For years OmniCppComplete has been the de facto standard for C++ completion in Vim. But as time progressed, I got more and more annoyed by it’s shortcomings. OmniCppComplete is based on tokenizing provided by ctags. The ctags parsing of C++ code is problematic, you can’t even run it on libstdc++ headers (you need to download modified headers). You want to use an external library? You’ll need to run ctags seperatly on each library. Not to mention it’s inablity to deduce types of anything more than trivial. The core of the problem is that OmniCppComplete isn’t a compiler and you can’t expect something that isn’t a compiler to fully understand code. This what makes Visual Studio’s IntelliSense so great: it uses the Visual C++ compiler for parsing, it isn’t making wild guess at types and what is the current scope – it knows it.
With this on my mind, I set out to look for a better alternative. The first thing I looked for is getting GCC to give me type info. Apparently, GCC doesn’t like to play nice with other and provide this information (I read in couple of places people cite RMS/FSF saying it’s deliberately in order not to allow proprietary software to use GCC without linking against it, like crashing your car so nobody wants to steal it – plain dumb). The only solution is to patch like GCCSense, which does exactly what I looked for, compiler based auto-completion. But patching GCC only to work around perverted FSF policies seems like not the most elegant solution. This is where clang, a modular and developer friendly compiler, came to my mind.
After a quick searching I came across clang complete. This plugin uses clang to parse your code and suggest completion. Auto-complete worked out of the box for the standard library, STL and Boost, and it worked properly (already better than OmniCppComplete). If you want to use libraries which aren’t in your default search path, i.e. gcc need you to specify
-I flags or you need
-D flags, you’ll need to pass them on to clang. This may sound difficult, but the developers of the vim script provide a wrapper to automatically understand what should be the proper flags from your build system. All you need to do is pass
CXX='~/.vim/bin/cc_args.py g++' to
make and the script will record your flags in a
.clang_complete file, which it will use from now on. After you do it (except a little glitch, see bellow), omni-completion will work for every library in your code base.
There are still some glitches that need to be polished. First of all, the suggested way to invoke
cc_args.py isn’t perfect. Make changes working dirs as it recurses through your code base, so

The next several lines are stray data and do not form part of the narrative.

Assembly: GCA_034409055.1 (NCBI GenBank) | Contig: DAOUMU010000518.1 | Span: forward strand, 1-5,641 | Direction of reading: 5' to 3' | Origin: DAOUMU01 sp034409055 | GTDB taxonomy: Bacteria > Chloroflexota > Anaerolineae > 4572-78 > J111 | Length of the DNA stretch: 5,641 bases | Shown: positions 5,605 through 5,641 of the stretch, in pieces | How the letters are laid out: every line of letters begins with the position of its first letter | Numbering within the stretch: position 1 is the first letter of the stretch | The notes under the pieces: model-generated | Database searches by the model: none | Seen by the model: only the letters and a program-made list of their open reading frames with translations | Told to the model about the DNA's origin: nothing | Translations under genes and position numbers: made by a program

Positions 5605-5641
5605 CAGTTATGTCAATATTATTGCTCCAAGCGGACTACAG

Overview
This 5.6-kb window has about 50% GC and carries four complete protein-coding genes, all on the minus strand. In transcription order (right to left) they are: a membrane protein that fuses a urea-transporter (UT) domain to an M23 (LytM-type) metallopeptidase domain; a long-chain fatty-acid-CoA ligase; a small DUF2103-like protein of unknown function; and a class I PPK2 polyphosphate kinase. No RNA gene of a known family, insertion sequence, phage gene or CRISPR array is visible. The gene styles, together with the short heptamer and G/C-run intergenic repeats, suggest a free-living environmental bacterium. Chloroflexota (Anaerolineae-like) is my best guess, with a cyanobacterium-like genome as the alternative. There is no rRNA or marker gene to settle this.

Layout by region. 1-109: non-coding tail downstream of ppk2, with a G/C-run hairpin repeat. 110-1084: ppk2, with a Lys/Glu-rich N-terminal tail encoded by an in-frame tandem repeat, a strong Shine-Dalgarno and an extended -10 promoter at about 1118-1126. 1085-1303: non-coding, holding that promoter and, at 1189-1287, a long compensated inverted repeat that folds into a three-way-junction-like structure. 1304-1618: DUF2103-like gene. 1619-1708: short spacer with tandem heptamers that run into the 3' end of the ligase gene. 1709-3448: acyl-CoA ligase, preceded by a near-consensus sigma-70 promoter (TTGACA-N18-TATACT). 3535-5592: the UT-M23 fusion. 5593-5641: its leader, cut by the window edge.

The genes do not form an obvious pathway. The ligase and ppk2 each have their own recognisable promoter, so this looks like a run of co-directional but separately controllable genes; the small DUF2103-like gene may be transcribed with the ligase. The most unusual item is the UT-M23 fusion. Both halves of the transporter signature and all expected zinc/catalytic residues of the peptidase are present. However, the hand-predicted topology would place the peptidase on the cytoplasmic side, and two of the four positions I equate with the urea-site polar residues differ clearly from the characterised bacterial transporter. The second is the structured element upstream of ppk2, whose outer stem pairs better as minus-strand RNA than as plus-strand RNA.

cc_args.py‘s working-dir isn’t the same as yours, but the plugin will search for the
.clang_complete file in your working-dir (the one vim has). The solution is just to move the
.clang_complete files to the main directory of the project, from whatever subdirectory it created them in, and merge them (simpler than it sounds). Also this task needs to be done once for every project, so no big deal.
There are two other problems that still bother me. The plugin’s author says that if you set the plugin to use
libclang it would work much faster and use caching. However,
libclang isn’t currently packaged for Ubuntu 11.10. This should be solve next month with the release of Ubuntu 12.04, which provides it. The second problem is a weird bug in clang. When I try to compile a C++11 file with clang (providing the
-std=c++0x flag, it segfaults, pretty weird. But I guess a bit more searching and maybe some bug-reporting will fix this issue (sadly, this means that the plugin can’t autocomplete c++11 features as well).
Despite some rough edges it’s way better than any previous C++ completion for Vim I ever seen. At the begging I hesitated when I had to remove OmniCppComplete due to conflicts with clang complete, and now after a (very) shot time using clang complete I don’t think I’ll miss it anytime soon.
Update May 2, 2012: Ubuntu 12.04 got released, so I finally checked the status of the completion using libclang. Apparently, you also need to install the
libclang-dev package (in addition to
libclang1, or else, clang_complete will output cryptic error messages. The clang 3.0 that comes with Ubuntu 12.04 no longer segfaults on c++11 code, but it refuses the compile anything with boost’s shared_ptr, due to issues with move semantics.